web designer

5 things when searching for a Web Designer

Are you looking for a Web Designer? Make sure you keep an eye on the points below. Most importantly, the key to producing amazing results is by establishing good dialogue and open communication with your Web Designer, so if you’re ever uncertain or have any questions that you feel may not be completely relevant but you’re just curious, don’t be afraid to ask!

1. A Web Designer that asks a lot of questions

This is one that might come across as annoying, or nosey, but a Web Designer that asks you a lot of questions about your business is a designer that genuinely cares about making sure your website matches your business’ brand, goals and history.

A Web Designer that just takes your payment and does what they want will most likely be one that doesn’t really care about the project as a whole, but only as a means for cash flow with a quick turnaround, and we know your business is far more than that!

2. Interested in your business needs, issues and goals

Again, a designer that actually cares about what you are trying to achieve is the right designer for you. If a designer is building around what you need for your customers or clients, while also sticking to general principles and practices, they truly care about what is going to be the result of all the work and most likely wants to build a strong and ongoing relationship.

3. Open minded to your suggestions

This is one I’ve found hard to come by with a lot of designers. The problem is, designers and developers have been around and seen a lot of things, dealt with many clients, worked on many projects. So generally, they are going to have a good rule of thumb, and be able to (hopefully) know exactly what to do.

The problem with this is that sometimes a designer might refuse to listen to what you have to say, not take any of it into consideration. They might be a bit too firm on their work because they are not focused on the end goal. Again, if they really care about your end goal, they’ll be listening to you.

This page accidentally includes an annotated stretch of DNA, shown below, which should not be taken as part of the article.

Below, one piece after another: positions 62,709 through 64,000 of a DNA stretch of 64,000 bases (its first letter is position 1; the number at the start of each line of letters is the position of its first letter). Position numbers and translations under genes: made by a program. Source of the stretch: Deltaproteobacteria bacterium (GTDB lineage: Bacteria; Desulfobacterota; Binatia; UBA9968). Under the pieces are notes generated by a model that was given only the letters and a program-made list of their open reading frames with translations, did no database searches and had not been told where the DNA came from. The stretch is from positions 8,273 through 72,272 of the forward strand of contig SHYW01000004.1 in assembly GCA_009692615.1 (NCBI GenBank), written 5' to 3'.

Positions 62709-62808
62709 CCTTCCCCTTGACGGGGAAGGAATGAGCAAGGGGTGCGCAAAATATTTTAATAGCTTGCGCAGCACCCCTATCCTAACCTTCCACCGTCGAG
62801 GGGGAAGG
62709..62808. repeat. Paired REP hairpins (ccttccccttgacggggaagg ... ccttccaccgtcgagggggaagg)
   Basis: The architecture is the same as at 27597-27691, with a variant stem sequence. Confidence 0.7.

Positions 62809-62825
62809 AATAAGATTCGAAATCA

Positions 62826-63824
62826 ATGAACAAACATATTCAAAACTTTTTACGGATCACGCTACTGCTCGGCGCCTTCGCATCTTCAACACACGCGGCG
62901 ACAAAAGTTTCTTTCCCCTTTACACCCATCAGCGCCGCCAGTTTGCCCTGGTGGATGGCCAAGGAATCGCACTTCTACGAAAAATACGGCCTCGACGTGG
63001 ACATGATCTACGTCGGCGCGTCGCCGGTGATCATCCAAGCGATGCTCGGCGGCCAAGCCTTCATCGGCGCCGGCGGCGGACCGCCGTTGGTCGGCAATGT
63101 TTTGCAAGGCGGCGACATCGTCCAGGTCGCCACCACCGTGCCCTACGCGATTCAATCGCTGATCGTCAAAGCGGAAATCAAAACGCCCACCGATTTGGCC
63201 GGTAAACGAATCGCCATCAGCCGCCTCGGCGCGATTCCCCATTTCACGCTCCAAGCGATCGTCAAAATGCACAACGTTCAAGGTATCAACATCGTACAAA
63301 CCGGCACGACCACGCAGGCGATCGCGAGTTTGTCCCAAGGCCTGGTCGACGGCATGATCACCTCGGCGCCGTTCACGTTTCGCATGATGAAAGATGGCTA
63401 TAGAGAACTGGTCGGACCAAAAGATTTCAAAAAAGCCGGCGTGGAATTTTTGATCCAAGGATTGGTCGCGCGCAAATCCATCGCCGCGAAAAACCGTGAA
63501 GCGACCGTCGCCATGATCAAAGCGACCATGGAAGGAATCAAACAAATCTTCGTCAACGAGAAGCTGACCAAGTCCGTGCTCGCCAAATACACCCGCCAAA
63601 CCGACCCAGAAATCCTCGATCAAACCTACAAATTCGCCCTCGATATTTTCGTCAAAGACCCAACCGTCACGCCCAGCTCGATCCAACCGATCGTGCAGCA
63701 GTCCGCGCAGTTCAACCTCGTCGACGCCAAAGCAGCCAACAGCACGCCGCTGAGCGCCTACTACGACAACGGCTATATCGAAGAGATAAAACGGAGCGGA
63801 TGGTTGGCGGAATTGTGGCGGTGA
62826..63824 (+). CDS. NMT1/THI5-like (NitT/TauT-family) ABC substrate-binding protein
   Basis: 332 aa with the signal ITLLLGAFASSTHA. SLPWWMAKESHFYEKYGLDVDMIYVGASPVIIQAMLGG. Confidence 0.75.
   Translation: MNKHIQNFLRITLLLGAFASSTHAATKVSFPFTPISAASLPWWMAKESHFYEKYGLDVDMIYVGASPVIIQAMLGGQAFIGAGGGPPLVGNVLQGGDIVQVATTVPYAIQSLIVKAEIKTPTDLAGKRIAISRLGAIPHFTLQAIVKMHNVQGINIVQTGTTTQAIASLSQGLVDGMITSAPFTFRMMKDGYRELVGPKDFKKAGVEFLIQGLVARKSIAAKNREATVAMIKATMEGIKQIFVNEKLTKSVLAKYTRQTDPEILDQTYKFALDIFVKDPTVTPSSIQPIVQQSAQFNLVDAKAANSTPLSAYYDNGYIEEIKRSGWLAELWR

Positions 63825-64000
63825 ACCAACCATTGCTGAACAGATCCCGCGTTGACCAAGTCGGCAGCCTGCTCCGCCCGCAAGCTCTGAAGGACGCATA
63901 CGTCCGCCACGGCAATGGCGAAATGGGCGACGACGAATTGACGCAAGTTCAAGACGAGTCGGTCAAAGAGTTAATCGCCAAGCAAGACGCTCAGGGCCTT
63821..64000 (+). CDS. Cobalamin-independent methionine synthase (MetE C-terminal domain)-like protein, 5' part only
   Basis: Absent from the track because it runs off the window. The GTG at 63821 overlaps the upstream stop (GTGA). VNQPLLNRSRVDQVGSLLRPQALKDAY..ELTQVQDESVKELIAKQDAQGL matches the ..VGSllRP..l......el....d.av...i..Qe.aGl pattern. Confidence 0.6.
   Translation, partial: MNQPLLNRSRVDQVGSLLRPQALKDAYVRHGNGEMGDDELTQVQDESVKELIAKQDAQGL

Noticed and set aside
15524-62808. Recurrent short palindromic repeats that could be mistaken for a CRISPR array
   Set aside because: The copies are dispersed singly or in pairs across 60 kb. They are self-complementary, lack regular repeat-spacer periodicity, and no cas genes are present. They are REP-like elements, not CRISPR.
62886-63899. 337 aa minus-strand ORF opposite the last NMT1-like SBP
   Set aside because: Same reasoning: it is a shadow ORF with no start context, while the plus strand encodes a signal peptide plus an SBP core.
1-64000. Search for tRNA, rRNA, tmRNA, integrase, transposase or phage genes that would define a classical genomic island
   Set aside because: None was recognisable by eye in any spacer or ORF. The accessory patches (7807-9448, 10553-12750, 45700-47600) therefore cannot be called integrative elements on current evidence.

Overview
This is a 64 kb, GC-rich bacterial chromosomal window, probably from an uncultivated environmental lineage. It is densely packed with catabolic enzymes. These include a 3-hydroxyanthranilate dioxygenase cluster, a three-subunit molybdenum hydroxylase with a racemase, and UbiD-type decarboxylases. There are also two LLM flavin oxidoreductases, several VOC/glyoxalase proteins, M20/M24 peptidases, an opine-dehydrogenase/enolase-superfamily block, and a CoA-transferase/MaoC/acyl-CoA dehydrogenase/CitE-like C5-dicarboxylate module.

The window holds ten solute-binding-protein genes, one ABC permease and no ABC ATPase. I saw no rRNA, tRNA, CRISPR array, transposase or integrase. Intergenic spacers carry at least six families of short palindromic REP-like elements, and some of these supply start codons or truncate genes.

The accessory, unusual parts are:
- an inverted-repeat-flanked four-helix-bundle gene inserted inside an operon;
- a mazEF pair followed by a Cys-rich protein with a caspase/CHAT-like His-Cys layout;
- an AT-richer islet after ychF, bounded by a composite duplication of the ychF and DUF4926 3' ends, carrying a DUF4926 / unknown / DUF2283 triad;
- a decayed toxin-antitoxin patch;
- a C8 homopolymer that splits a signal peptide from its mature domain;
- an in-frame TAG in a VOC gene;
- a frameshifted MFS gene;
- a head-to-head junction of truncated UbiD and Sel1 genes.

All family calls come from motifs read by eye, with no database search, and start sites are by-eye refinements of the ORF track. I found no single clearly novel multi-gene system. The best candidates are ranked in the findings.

4. Firm with their belief system

While this one may sound like a contradiction to the point above, this one refers to the designer sticking to particular beliefs at certain measures. Yes, if the client wants a different shade of blue, or try something risky, the designer should find a way to work around it. If the client wants very light grey text on white, which will make it virtually impossible to read anything on most screens, then the designer needs to plant their feet firm and let the client know (in a very nice way of course) that it just can’t happen, because it will ruin everything about the site’s functionality.

If it’s about users literally not being able to use a website properly, a designer should always know when to put their hand up, while educating the client on WHY.

Again, if the client wants a basic colour change from red to blue (very general example) and it has some merit, and is what the client is really wanting, for sure, change the colour.

5. Transparency

This is probably the most important point in any form of business or profession. One issue that Web Developers tend to have, is not being transparent with their clients. While I respect that due to the high-levels technicalities and industry specific jargon that can over complicate what seem to be simple matters, it might be hard to be directly open with a client explaining an issue, but using that as an excuse for a client to be left in the dark is just down right disrespectful and bad business. The truth is, most of the time developers will run into problems and it will delay the project. As long as they explain this to the client in easy to understand language, regardless of their reaction, you should appreciate their transparency and honesty.

Any reasonable client will understand if something broke (simply put), and it’s added an extra 3 days to the lead time, there’s nothing else that can be done. And really, if they are unhappy with that, at least they can never say you were hard to work with or kept things from them. Most people just want to know if there’s an issue and how will it affect your timeline. I’ve even had some clients ask if they could pay for the broken issue that I created, purely because I was entirely open with them along the whole way.


To wrap up what has been addressed, the two most important factors when building a website are dialogue and communication. Finding a designer that cares, digs deep into your business, is open minded, transparent and has a strong belief system will prove to be invaluable during this design/build and any future projects. To talk to one of our team members, Contact Icon Digital

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